Don’t think of this as a multi-billionaire attempting to buy a major-party nomination. Think of this as building partnerships through aid — and self-interested quid pro quos. The Associated Press reported earlier today that an aide to Tom Steyer has repeatedly attempted to arrange donations from Steyer’s campaign to local and statewide candidates in Iowa, but only in exchange for endorsements for his presidential campaign:
A top aide to Democratic presidential candidate Tom Steyer in Iowa has privately offered campaign contributions to local politicians in exchange for endorsing his White House bid, according to multiple people with direct knowledge of the conversations.
The overtures from Pat Murphy, a former state House speaker who is serving as a top adviser on Steyer’s Iowa campaign, aren’t illegal — though payments for endorsements would violate campaign finance laws if not disclosed. There’s no evidence that any Iowans accepted the offer or received contributions from Steyer’s campaign as compensation for their backing.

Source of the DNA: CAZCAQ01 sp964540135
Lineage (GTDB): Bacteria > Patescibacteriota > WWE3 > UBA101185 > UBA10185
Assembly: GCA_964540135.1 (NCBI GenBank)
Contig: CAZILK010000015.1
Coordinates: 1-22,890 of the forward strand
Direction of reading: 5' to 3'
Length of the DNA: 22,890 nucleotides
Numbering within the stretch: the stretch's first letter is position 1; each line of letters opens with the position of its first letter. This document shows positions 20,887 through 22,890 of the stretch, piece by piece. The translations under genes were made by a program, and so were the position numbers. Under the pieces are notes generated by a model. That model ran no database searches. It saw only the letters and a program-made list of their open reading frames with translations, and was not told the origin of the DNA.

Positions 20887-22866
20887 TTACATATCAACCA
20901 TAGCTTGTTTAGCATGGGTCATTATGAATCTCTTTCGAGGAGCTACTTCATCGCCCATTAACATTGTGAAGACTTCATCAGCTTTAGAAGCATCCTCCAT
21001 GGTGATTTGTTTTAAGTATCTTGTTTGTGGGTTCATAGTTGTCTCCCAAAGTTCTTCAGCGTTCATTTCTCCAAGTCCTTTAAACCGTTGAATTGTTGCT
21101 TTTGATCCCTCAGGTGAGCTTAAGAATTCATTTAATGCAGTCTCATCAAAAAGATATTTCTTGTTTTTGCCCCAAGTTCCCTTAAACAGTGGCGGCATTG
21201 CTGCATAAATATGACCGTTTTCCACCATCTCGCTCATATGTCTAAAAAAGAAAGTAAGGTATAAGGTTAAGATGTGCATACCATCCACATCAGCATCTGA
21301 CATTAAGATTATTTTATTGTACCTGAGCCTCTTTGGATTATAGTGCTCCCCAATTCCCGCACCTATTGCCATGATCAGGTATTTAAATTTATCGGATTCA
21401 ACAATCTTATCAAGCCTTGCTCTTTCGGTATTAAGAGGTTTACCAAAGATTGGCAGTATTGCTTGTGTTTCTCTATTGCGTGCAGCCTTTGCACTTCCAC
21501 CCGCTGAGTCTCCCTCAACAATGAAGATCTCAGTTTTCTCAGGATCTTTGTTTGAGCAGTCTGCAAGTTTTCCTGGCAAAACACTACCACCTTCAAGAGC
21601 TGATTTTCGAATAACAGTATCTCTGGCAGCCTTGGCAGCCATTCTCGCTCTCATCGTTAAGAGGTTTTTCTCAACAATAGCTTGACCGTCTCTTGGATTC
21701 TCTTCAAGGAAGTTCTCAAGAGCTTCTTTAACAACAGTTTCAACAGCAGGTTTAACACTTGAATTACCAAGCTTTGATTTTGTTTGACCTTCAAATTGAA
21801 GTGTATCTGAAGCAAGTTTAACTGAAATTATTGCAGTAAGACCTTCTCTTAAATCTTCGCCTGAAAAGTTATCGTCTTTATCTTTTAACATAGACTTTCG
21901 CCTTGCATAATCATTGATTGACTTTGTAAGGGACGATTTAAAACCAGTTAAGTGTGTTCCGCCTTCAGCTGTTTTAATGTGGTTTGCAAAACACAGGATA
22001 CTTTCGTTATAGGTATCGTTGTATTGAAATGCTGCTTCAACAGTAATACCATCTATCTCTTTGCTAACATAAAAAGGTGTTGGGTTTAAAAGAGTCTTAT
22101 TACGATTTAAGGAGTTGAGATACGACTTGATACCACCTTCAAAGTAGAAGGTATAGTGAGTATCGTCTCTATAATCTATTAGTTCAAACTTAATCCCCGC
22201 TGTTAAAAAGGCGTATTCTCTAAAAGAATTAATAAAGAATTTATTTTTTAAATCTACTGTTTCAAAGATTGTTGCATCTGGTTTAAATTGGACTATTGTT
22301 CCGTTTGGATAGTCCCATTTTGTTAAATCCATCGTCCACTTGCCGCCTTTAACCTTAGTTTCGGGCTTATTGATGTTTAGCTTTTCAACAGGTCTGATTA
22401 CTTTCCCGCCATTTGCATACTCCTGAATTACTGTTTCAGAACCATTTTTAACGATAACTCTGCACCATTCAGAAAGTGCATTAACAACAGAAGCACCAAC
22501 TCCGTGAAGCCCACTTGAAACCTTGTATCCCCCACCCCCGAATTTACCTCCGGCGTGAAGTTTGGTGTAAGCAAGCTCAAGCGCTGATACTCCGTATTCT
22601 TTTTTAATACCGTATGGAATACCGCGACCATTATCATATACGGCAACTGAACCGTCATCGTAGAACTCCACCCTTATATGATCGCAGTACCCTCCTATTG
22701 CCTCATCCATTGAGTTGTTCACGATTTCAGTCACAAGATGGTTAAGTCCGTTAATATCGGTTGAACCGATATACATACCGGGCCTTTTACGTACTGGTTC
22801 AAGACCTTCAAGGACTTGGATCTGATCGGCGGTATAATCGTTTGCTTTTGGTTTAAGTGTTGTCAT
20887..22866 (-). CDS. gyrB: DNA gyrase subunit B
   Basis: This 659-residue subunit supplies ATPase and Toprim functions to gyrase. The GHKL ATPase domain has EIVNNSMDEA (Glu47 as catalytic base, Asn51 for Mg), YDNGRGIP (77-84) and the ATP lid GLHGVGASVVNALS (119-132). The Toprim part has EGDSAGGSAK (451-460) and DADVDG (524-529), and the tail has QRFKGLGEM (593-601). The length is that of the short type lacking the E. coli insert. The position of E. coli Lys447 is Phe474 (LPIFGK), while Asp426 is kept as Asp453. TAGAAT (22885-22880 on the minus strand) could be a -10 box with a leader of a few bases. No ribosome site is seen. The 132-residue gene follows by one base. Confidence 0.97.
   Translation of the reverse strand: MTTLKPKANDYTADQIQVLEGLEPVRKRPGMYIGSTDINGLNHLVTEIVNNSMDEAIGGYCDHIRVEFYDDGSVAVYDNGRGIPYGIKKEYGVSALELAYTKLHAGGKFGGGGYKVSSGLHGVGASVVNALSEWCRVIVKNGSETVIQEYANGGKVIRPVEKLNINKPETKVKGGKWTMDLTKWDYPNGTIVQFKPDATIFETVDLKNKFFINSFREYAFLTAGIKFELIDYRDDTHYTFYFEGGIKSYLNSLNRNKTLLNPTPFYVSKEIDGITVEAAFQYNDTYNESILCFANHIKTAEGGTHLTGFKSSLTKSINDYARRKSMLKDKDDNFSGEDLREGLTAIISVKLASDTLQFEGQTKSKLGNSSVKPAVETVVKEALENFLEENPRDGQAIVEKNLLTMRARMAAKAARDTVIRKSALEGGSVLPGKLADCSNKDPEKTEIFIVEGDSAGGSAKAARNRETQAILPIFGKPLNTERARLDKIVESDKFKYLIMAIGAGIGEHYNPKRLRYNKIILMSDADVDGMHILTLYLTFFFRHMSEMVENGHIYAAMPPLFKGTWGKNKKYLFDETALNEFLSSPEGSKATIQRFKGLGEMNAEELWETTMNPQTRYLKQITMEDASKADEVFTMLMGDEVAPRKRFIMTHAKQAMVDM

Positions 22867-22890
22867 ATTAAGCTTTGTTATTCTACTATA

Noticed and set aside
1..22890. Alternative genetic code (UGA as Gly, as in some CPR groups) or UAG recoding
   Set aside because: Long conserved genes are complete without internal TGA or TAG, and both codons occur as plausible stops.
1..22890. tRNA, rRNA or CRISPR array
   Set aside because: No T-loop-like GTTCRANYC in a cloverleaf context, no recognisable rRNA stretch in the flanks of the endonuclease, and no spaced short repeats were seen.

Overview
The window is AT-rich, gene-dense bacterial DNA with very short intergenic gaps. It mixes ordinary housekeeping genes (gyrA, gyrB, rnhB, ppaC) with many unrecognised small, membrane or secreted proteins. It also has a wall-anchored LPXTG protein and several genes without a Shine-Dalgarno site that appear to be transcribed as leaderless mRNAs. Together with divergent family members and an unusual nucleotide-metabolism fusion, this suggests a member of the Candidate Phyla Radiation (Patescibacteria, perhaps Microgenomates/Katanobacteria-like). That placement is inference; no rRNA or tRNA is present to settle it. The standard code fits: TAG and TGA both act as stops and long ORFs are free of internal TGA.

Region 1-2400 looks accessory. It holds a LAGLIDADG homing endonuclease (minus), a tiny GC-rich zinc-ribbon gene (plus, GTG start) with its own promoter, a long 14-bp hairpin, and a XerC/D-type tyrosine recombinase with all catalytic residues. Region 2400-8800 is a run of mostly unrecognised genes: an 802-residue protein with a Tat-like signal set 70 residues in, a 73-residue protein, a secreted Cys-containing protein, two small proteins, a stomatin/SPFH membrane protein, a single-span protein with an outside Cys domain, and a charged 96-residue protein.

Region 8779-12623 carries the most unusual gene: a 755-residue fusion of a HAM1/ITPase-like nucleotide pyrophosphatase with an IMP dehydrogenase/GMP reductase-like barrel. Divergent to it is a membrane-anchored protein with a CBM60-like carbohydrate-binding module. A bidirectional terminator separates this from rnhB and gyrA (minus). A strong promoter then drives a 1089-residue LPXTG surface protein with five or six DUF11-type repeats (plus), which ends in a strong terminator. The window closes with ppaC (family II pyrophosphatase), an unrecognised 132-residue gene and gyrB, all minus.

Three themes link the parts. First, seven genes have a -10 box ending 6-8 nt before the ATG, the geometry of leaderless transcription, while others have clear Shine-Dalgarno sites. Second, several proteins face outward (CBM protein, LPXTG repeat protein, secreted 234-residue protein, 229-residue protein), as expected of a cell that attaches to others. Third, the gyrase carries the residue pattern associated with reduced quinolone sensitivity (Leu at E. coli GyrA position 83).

But the proposals could revive criticism that the billionaire Steyer is trying to buy his way into the White House. Several state lawmakers and political candidates said they were surprised Steyer’s campaign would think he could buy their support.
Tom Courtney, a former Democratic state senator from southeastern Iowa who’s running for reelection to his old seat, told The Associated Press the financial offer “left a bad taste in my mouth.”
It’s not strictly illegal, but would Team Steyer have complied with the reporting that such arrangements would necessitate? They would have been forced to list those expenditures as campaign costs for the specific purpose of landing those endorsements, eventually opening themselves up for considerable ridicule. Otherwise, Steyer could have faced potential prosecution for FEC violations, as well as paying some steep fines out of his own pocket.